Whether applied at full thickness or the PVA mix, the filler was smoothed into place with a putty knife (or in the case of inside the circuit, butter knife...) and textured using a stiff paintbrush. A wet brush was then lightly run over the top to smooth the texture a little. I'm not sure the amount of texture is quite right in places and I may smooth any really high spots with fine wet or dry before adding the final colouring. 


Some of the left over filler/PVA mix was stippled into the previously smoothed area between the rails which has given a much better finish in this area. I now need to clean up the rail edges and have a test run to ensure it still works! Attention will now turn to painting the Wills halt building, some fencing and the rock faces before the next stage of snow work is attempted.

Colin

Sunday, 26 September 2021

An Unseasonal Chill

Earlier in the month I had spotted some ready-mixed filler at a reasonable price in the largest shop in the village and bought it to see how it faired, as snow...

It had been on my mind for a while to revisit the remains of 'Christmas Tree Halt', the 009 pizza I built very quickly last December, which had been stripped down after mould or some other irritant had appeared in the snow cover. In truth the board had actually been stripped back completely earlier in the year, the track relaid using Roco sleepers/secondhand rail and even painted and weathered with a non-winter scene in mind. After adding corrugated card around the outside and in the centre I had lost interest again...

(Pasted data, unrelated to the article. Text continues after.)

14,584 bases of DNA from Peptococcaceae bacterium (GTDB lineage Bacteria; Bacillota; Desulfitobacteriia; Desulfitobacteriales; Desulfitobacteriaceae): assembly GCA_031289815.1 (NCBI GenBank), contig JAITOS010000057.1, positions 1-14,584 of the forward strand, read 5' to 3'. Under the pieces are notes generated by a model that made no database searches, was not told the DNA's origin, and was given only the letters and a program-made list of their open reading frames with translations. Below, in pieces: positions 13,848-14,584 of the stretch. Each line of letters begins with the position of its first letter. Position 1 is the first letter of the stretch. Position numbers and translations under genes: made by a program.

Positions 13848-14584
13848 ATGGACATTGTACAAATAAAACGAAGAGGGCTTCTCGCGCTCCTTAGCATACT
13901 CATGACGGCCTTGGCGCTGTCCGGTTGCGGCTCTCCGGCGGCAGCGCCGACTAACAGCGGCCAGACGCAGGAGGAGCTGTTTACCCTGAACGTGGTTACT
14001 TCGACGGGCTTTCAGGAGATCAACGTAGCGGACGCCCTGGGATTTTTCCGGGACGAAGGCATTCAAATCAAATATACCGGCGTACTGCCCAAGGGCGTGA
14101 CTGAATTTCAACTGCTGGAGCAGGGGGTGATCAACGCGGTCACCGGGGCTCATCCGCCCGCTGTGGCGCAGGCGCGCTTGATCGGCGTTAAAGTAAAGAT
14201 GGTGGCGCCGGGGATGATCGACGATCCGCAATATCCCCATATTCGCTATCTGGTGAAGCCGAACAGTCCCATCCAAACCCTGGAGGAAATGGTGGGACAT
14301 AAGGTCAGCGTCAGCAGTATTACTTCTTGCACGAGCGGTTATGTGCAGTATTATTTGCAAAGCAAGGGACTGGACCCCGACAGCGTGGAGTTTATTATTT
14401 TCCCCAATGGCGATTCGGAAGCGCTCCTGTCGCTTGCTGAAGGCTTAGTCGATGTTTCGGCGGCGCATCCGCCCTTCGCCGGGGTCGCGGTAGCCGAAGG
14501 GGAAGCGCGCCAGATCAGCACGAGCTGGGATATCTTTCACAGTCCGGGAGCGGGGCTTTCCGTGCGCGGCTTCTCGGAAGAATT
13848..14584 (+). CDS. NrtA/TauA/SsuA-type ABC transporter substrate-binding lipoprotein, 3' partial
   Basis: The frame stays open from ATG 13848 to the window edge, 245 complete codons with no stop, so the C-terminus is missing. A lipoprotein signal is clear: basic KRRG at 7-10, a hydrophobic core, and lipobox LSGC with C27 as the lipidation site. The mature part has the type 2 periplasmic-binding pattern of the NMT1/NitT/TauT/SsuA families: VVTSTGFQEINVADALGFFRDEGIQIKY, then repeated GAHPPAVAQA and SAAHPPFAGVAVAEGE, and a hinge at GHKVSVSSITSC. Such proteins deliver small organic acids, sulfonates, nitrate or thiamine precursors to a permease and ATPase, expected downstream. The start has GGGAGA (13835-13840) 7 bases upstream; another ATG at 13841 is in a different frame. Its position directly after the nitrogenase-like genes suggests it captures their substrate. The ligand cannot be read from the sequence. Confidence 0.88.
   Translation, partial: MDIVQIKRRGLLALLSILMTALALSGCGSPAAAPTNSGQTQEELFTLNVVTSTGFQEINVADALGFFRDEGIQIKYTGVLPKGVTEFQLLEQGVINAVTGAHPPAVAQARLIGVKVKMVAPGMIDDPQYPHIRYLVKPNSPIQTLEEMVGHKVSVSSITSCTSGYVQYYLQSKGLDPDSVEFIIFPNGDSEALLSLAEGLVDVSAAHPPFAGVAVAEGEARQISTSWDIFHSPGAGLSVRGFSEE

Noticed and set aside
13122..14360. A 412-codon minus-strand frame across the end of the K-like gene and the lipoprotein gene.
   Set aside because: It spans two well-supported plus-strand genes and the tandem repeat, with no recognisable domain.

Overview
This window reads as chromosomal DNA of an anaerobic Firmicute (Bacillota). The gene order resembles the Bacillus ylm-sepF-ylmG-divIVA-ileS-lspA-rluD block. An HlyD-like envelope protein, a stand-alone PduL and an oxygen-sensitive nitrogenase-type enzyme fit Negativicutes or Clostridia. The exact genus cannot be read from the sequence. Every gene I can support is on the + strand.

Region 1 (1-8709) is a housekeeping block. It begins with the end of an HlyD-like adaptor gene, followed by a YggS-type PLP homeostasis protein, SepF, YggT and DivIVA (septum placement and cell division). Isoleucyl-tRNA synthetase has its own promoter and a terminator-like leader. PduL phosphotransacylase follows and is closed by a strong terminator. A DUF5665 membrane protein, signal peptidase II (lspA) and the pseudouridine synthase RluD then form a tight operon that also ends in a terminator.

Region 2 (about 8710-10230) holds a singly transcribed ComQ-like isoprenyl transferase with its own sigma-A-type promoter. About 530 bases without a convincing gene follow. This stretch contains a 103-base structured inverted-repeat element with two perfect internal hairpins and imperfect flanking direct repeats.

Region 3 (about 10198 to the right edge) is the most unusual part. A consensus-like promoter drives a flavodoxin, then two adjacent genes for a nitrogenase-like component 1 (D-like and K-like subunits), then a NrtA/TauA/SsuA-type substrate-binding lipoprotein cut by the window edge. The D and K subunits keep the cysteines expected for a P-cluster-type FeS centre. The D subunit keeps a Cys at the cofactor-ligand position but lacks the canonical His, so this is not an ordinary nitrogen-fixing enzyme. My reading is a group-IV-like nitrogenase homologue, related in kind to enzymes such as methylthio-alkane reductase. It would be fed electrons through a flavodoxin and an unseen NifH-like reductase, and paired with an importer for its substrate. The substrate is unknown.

With filler to hand I soon found myself carefully filling in around the track. Taking my time, rather than rushing as I had before. I actually filled outside and inside the rails in separate sessions, and split the work into small manageable chunks rather than trying to do it all at once, which I felt helped keep control of the filler. I also tried not to create the final finish on the first application! Between the rails an extra layer was added, a mix of the filler and PVA effectively skimmed on and cleared from rail sides. After a little cleaning up I was relieved that it still worked!

With the track embedded I added the bases of the roadway and platform from card, and created the raised central area from polystyrene, subtly different in shape to the original. New features on the Mk2 version are some rock faces made some time ago using Plaster of Paris in improvised foil moulds, and a Wills station halt shelter, left over from the 'Humberston' diorama. Don't panic about the black blobs, they mark where the trees go, marked in felt-tip pen and then wetted during scenic treatment. In the background of the picture above can be seen some early trials of snow mix using Vallejo Foundation white and the new filler.